Notes from Toppers
Gravitation : JEE Detailed Notes
1. Newton’s Law of Gravitation

Gravitational force: According to Newton’s inverse square law of gravitation, the force of attraction (gravitational force) between any two point masses M and m is directly proportional to the product of their masses and inversely proportional to the square of the distance (r) between their centers.

Mathematical Formulation: $$ F = \frac{Gm_1 m_2}{r^2}$$

G is the gravitational constant $$G = 6.674 × 10^{−11}\ Nm^2 kg^{−2}$$

Significance of G:
 Measures the strength of the gravitational force between two masses.
 Same value throughout the universe.
Important Points
 Gravitational force is a central force acting along the line joining the centers of masses.
 Gravitational force is always attractive.
2. Gravitational Potential and Field
 Gravitational Potential (V):
 Defined as the work done in bringing a unit positive test mass from infinity to the point concerned without acceleration.
 SI unit: Joules/Kilogram (J/Kg).
 Gravitational Field Intensity:
 Defined as the force experienced by a unit positive test mass placed at the point.
 Gravitational field is conservative.
 Mathematical expression: Gravitational field intensity at a point is the negative of the gradient of potential at that point. $$\overrightarrow{E_g} = \overrightarrow{\nabla}V$$
$$\overrightarrow{E_g}=\frac{GM}{r^2}$$
 Gravitational Field Lines:
 Imaginary lines representing the direction and magnitude of gravitational field.
 Pointing towards the center of the attracting mass.
 Gauss’s Law for Gravitation:
 The total gravitational flux across a closed surface equals 4π times the enclosed mass divided by the permittivity of free space.
$$ \oint \vec{E_g} \cdot d\overrightarrow{A} = \frac{4\pi GM}{ε_0}$$
3. Motion of Satellites
 Orbital motion:
 Motion of a satellite in a circular or elliptical path around a central massive body.
 Kepler’s Laws of Planetary Motion:
 First Law: Orbits are elliptical with the sun at one focus.
 Second Law: Equal areas swept out in equal time intervals.
 Third Law: Square of orbital period is proportional to cube of mean distance from central body. $$ T^2 = k. r^3 $$
 Important formulas:
 Orbital velocity $$v=\sqrt{\frac{GM}{r}}$$
 Time Period $$T= 2\pi\sqrt{\frac{r^3}{GM}}$$
 Geostationary and Polar Satellites:
 Geostationary Satellites: Satellites in circular orbit at a height of approximately 36,000 km above Earth’s surface, with a period of 24 hours.
 Polar Satellites: Satellites in circular orbits passing over or near the poles of the Earth.
4. Gravitational Potential Energy
 Gravitational Potential Energy (PE): Energy possessed by an object due to its position in a gravitational field. Formula: $$PE = \frac{GMm}{r}$$
 Variation with Distance:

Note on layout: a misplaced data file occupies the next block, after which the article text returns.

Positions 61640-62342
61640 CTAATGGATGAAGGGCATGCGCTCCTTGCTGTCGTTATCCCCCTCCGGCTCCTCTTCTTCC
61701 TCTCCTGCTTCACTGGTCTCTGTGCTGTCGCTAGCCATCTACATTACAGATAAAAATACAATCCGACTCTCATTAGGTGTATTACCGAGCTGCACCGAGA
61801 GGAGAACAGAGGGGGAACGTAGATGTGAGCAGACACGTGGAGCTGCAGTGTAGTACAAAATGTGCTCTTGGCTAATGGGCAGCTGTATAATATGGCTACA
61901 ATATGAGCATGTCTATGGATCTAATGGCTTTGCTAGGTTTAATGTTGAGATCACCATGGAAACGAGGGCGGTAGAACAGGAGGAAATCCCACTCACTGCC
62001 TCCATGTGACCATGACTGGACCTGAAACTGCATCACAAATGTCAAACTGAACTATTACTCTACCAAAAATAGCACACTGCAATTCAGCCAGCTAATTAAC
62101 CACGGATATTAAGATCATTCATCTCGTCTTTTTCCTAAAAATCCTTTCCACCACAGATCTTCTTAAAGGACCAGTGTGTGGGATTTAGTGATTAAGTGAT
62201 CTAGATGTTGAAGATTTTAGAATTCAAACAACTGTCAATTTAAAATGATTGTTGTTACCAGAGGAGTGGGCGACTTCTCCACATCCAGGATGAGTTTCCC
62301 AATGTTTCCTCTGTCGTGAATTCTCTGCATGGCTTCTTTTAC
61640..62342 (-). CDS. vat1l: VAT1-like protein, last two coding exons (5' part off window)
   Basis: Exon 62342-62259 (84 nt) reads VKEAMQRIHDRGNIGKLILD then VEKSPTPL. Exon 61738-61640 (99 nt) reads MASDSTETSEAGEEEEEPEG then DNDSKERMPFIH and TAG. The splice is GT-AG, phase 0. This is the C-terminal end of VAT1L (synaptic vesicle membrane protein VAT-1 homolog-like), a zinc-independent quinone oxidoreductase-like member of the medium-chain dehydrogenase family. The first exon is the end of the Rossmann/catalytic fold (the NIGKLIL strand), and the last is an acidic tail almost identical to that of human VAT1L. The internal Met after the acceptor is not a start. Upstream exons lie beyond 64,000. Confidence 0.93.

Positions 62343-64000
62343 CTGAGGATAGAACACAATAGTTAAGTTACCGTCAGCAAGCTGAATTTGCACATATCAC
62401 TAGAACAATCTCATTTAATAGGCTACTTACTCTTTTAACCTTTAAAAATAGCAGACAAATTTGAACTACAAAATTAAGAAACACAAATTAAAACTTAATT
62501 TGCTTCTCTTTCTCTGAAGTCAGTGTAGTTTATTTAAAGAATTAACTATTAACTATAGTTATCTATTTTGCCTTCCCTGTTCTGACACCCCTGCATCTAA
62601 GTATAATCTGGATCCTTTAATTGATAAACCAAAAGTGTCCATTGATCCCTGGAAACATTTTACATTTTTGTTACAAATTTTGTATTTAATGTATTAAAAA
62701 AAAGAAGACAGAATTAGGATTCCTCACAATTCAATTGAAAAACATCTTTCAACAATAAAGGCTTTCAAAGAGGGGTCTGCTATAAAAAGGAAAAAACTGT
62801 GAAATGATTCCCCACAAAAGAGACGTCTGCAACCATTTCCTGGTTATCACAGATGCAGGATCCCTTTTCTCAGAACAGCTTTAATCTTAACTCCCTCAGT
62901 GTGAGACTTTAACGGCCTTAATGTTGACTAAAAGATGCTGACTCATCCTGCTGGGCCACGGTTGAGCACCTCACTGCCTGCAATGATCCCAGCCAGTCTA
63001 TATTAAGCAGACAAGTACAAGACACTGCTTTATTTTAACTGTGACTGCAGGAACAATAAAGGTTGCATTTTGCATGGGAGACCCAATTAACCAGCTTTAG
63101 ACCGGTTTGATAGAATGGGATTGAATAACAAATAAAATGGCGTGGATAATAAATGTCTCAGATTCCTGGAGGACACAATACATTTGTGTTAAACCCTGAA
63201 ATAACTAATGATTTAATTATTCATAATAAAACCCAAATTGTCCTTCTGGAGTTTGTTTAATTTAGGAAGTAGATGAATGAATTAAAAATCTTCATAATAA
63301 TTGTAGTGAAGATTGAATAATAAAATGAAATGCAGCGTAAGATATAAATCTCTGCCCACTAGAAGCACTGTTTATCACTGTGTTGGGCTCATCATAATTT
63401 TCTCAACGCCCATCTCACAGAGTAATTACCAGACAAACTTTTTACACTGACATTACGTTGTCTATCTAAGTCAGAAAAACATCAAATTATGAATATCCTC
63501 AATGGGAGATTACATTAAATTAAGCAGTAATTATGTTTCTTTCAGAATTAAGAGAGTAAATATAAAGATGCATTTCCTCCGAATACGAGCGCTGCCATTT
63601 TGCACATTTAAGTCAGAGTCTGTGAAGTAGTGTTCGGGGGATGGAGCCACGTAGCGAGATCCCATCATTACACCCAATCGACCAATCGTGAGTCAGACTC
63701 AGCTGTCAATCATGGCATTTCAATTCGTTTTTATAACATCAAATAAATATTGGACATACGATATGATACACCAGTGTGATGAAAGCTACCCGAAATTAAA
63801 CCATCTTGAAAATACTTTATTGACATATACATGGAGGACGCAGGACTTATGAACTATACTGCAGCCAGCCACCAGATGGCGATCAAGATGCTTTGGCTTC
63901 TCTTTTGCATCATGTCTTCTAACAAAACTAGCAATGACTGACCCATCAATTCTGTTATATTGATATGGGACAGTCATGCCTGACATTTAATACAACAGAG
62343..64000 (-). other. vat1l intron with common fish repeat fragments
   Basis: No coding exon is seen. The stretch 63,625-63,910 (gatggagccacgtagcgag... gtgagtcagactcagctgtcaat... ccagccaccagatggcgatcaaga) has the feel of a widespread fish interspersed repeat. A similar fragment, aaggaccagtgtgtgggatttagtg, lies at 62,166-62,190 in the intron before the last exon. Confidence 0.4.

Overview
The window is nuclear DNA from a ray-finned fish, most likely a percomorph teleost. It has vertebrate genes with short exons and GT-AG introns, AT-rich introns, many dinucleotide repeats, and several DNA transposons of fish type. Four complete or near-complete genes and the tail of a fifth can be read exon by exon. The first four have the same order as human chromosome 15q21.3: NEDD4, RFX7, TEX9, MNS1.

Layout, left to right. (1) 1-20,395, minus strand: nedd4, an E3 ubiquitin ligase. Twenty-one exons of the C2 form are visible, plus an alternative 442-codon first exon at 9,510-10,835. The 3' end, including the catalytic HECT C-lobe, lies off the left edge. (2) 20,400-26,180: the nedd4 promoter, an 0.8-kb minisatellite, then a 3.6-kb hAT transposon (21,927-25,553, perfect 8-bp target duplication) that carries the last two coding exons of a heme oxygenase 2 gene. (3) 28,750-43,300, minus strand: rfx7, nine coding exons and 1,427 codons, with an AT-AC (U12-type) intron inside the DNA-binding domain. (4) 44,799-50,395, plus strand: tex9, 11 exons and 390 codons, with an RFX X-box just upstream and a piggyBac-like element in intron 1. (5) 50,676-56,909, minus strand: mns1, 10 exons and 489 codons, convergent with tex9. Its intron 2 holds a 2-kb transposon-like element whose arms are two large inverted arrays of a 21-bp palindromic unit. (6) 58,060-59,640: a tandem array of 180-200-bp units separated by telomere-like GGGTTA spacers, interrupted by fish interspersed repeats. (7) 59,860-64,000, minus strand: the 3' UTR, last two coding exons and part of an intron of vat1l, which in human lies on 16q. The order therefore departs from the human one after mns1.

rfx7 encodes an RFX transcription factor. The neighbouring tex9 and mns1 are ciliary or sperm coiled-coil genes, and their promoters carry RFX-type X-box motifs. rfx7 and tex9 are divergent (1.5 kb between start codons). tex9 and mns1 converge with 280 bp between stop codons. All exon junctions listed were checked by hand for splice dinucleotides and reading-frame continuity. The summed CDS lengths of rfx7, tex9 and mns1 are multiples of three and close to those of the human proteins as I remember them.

Directly proportional to the product of masses.
 Inversely proportional to the distance between masses.
 Escape Velocity (V):
 Velocity required by an object to overcome gravitational attraction and escape from a gravitational field of a celestial body. $$v_e=\sqrt{\frac{2GM}{R}}$$
5. Weightlessness and Artificial Satellites
 Weightlessness:
 State in which an object does not experience any net gravitational force.
 Causes:
 In free fall.
 In orbit.
 Artificial Satellites:
 Manmade objects orbiting the Earth or another celestial body.
 Applications:
 Communication
 Weather forecasting
 Earth observation
 Remote sensing
6. Gravitational Field due to Spherical Objects
 Gravitational field due to a thin spherical shell:
 Same as if all its mass were concentrated at its center.
 Gravitational field inside and outside a solid sphere:
 Inside: Directly proportional to distance from center.
 Outside: Same as a point mass of equal mass at the center.
7. Gravitational Effects on Earth
 Tides:
 Rise and fall of sea level due to the combined effects of gravitational force exerted by the Moon and the Sun along with the Earth’s rotation.
 Spring tides:
 High tides are exceptionally high, and low tides are exceptionally low.
 Occur when the Moon, Earth, and the Sun are in a straight line.
 Neap tides:
 High tides are lower and low tides are higher than average.
 Occur when the angle between the Moon, Earth, and Sun is a right angle.
 Shape of the Earth:
 Earth is slightly bulging at the equator and flattened at the poles due to rotation.
8. Black Holes
 Characteristics:
 Region in space with such strong gravitational pull that nothing, not even light, can escape from it.
 Formed when a massive star collapses at the end of its life.
 Event Horizon:
 Boundary of a black hole beyond which the gravitational pull is so strong that escape is impossible.
 Significance:
 Important astrophysical phenomena.
 Insights into general relativity.
9. Gravitational Waves
 Introduction:
 Ripples in spacetime caused by the acceleration of massive objects.
 Properties:
 Travel at the speed of light.
 Cause minuscule distortion of spacetime as they pass.
 Significance:
 Detection confirmed existence of black holes and gravitational waves.
 Potential tool for studying the universe.
10. Applications of Gravitation
 Role in everyday life:
 Walking, Jumping
 Tides
 Importance in astronomy and astrophysics:
 Celestial motion
 Stellar Dynamics
 Practical applications in engineering and technology:
 Satellite communication
 Global Positioning System (GPS)
 Oil and gas exploration